After his inauguration as US President Joe Biden took little time to signal a reversal of many of Donald Trump’s policies. There has been a virtual hurricane of activity to affirm the left-wing policies of the Democrats. As I write the incoming President has already signed off on fifty executive orders to signal his opposition to Trump’s policies. And of course a significant area of policy where the USA will now make a major shift is with respect to climate change. Biden is to take the USA back into the Paris Climate Accord and commit to a target of zero net carbon emissions by 2050.
Unsurprisingly Australia’s climate evangelists have jumped on the bandwagon insisting Australia must do likewise or risk being isolated by the rising fervour of the climate faithful to make the 2050 target a universal one. (The more cynical of you will no doubt scoff at the setting of targets that are way beyond the political life of current politicians. You might be tempted to call it “virtue signalling”!)
What’s more, Biden seems likely to set an ambitious target for 2030. No doubt that will result in a shrill chorus from Australia’s climate warriors for us to follow suit.
Now it seems to me that we have no need to follow the international example of other countries when it comes to our climate change response, no matter what the climate zealots say. The coalition has continued to argue for Australia to exercise its sovereignty on issues such as our covid response and how we handle refugees. Why is it then necessary for us to follow the lead of the USA and the “woke” Europeans when it comes to climate change?
Before I continue, let me state as clearly as I can my position on climate change.
I am not a climate change denier. I believe that climate change is happening. It would be unusual if it wasn’t. The geological history of planet earth indicates many such changes have occurred in the eons past. Most countries have reliable meteorological records for the last 100 years or so which as a result provide a very limited snapshot of our climate. But, no doubt there is climate change as there has always been. However I remain agnostic about whether the climate change we are experiencing is human induced.
Additionally I believe the climate change catastrophists are probably wrong in posing climate change as an existential threat. All their dire predictions so far have not eventuated. All they have done in trying to unduly promote dire climate predictions is to scare the living daylights out of a generation of young people who have been denied the opportunity of hearing alternative points of view. (It is well worth reading Michael Shellenberger’s book Apocalypse Never –Why Environmental Alarmism Hurts Us All).
The predictions of the computer models that the climate doomsayers rely on contain assumptions and approximations that skew their results. As a result, to date, they have had little success in predicting future climate trajectories.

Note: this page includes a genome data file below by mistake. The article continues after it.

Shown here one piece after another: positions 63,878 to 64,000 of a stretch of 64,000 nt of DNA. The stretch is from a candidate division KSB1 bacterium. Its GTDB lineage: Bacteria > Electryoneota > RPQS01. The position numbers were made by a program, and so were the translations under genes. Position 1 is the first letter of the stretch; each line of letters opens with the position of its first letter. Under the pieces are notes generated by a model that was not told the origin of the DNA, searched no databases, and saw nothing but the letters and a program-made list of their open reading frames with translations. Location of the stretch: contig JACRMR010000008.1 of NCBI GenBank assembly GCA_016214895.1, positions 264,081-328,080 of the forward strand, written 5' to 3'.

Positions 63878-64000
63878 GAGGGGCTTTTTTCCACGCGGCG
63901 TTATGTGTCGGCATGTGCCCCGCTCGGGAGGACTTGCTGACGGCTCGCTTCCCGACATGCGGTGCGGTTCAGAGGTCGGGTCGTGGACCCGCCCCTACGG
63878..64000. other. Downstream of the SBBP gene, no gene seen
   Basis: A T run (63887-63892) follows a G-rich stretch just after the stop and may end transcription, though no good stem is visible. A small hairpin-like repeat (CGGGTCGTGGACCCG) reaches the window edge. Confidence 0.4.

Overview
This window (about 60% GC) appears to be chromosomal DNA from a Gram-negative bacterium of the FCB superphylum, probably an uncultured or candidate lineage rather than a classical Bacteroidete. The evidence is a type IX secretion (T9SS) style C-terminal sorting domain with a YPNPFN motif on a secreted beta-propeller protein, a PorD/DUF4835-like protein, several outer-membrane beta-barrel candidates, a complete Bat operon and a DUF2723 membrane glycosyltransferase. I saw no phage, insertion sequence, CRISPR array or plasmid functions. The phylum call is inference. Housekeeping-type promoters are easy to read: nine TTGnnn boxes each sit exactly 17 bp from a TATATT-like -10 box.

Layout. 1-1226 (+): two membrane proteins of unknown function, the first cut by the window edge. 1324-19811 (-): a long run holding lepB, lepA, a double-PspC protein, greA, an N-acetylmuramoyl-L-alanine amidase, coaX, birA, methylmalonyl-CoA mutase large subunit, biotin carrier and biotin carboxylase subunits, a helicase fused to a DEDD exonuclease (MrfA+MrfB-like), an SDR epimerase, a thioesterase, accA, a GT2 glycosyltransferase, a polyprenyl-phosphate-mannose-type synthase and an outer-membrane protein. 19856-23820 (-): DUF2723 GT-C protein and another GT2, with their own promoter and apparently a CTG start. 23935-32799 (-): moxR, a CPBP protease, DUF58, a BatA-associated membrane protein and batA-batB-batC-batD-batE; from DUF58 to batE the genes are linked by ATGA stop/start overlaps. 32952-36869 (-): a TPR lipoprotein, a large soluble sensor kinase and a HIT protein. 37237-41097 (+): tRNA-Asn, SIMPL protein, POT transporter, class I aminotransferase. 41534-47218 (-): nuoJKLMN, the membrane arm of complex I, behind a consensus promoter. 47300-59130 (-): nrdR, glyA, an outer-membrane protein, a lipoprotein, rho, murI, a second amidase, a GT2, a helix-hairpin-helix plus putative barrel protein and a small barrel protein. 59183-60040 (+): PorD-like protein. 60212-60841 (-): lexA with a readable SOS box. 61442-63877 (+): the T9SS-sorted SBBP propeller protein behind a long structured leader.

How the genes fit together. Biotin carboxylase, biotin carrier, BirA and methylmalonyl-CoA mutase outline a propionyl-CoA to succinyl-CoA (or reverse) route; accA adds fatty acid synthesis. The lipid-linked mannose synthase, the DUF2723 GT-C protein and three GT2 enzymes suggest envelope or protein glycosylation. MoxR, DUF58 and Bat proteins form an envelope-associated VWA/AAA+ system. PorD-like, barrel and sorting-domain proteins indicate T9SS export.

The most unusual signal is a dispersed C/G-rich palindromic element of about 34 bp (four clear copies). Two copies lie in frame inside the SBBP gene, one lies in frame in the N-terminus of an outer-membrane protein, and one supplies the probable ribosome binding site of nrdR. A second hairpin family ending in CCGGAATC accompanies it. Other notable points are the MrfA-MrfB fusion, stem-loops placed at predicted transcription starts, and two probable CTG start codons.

Now a complicating issue is the fact that the climate warriors believe that man-made CO2 emissions are the cause of climate change. Therefore the only way to avoid the apocalyptic future they anticipate is to reduce CO2 emissions to zero. This is an immensely expensive undertaking which results in only miniscule improvements.
The hype about climate catastrophe sucks people in emotionally to commit to dramatic responses without giving due consideration to the economics. As much as we might like to think otherwise, we only have limited resources available to us to advance human welfare. Nobel prize winning economist and President of the Copenhagen Consensus, Bjorn Lomborg, points out the Paris Accord is not only prohibitively expensive it is also very ineffective. He writes:
By the UN’s estimates, if all nations live up to their promises (including Barack Obama’s promises for the US), ….it will reduce global temperatures by less than 0.05C by 2100.
But, even worse, Australia is a minor contributor to the world’s CO2 emissions. The government’s then chief scientist, Alan Finkel, admitted in June 2017 that if Australia stopped all its CO2 emissions there would be no discernible impact on global climate.
Consequently if Australia takes dramatic steps to curtail its CO2 emissions, we will likely drastically impact our economy with virtually no impact on global warming.
But despite our efforts to curtail emissions, they are still increasing globally. A 2019 report by global energy giant BP, indicates that average greenhouse emissions around the globe are rising at twice the rate of those of Australia.
Moreover, large emitters such as India and China have sought to defer their greenhouse response. Their emissions dwarf those of Australia.
Not surprisingly, many third world countries are desperately trying to increase their energy consumption because first world countries have demonstrated the correlation between energy consumption and wealth, better health outcomes including increased longevity, increased food production and many other indicators of lifestyle improvement. They (rightfully in my mind) complain that advanced economies are preventing their access to a better quality of life by restricting their options to access cheap energy. When the only energy you can access is burning animal dung or wood from the local environment there are inevitable health consequences and environmental impacts. We know that villagers in developing countries can improve their lots immensely just by having access to electric power for cooking and lighting. There are still millions of people who don’t have any access at all to electricity, which we would describe in our society as a basic necessity.